The Electronic Transaction Development Agency (ETDA) says the state’s technology crime unit has “no authority” to trace people’s Line messages, as that would breach the criminal law, several local Thai press reports. “Tracing chats on social media networks would violate Section 157 of the Criminal Code,” said ETDA director Surangkana Wayuparb, who drafted and amended the Computer-Related Crime Act, adding under the act police must ask a court to order social network providers to give them access to messages. The Thai police insists its monitoring of Line App, is for national security and crims related issues. Line is a smartphone app which allows users to make free voice calls and send free emails and instant messages. The ETDA Agency is under the supervision of the ICT Minister, with an Executive Board of Directors appointed by the Cabinet. The warning came after the Technology Crime Suppression Division (TCSD) outlined a policy to monitor Line messages. The move by ETDA is seen by some neutral Thai observer as Yingluck’s government warning on the police, not to crack-down on Line App. Japan’s Line Corporation said it has not received an official request for message tracing from the Thai police, and also insisted that it does not collect or store any users’ information or messages, as it protects users’ privacy. Thailand is the world’s third-largest Line user, after Japan and Taiwan. Line has reached 200 million users worldwide.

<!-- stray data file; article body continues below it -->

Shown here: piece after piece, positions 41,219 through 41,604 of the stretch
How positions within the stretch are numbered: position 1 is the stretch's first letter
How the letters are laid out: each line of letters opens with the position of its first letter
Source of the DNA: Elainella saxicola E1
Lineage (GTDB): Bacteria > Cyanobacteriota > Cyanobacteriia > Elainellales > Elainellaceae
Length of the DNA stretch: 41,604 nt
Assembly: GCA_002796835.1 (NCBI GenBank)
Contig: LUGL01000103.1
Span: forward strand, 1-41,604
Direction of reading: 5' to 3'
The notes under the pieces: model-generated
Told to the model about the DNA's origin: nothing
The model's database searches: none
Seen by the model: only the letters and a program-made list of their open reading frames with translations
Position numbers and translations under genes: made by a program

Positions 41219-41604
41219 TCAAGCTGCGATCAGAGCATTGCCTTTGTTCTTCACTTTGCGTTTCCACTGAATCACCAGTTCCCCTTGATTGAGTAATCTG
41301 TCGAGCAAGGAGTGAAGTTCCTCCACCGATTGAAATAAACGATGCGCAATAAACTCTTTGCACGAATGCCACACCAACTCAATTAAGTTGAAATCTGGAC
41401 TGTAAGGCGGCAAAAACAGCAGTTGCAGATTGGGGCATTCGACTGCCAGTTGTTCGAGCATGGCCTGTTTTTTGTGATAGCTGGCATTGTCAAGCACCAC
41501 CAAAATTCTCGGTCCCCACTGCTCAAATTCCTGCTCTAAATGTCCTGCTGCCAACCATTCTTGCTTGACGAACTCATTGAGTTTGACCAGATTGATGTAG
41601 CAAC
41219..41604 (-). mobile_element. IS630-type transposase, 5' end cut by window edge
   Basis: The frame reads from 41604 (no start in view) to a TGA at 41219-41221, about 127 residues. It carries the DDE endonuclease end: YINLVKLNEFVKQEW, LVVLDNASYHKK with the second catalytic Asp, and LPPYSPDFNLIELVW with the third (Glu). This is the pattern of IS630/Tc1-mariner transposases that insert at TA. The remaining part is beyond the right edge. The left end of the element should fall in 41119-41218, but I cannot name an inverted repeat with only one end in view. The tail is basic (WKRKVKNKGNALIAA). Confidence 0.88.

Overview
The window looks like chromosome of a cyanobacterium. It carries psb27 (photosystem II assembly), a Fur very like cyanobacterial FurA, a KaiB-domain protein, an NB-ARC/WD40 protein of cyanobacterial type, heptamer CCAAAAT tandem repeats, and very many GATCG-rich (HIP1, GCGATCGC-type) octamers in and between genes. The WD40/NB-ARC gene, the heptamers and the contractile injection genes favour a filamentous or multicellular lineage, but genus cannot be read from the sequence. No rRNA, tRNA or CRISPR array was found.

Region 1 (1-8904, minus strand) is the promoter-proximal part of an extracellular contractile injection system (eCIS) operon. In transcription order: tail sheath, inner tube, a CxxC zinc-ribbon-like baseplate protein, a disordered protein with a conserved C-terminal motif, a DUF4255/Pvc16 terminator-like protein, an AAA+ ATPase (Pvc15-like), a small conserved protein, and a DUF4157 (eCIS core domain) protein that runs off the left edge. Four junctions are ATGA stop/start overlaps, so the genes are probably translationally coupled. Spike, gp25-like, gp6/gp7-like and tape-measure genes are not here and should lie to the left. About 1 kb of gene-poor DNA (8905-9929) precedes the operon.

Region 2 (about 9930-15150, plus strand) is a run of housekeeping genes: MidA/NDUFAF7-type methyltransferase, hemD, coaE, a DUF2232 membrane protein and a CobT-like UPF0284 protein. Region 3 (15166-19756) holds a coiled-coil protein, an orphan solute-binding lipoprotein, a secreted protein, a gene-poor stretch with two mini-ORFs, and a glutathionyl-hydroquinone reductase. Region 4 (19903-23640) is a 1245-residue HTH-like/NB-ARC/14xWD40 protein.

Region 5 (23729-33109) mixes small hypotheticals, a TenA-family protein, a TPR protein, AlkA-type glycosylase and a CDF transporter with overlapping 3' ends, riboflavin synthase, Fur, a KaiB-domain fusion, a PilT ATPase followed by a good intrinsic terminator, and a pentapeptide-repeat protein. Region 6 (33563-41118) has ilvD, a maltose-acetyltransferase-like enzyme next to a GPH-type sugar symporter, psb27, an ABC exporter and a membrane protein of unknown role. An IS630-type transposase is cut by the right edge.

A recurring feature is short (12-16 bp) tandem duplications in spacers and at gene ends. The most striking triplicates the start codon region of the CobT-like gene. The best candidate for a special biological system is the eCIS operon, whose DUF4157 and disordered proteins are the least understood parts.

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- Thai police seeking to monitor LINE messages (zdnet.com)
- Thaksin’s son, Oak, says police must let public use “Line App” freely (thaishortnews.wordpress.com)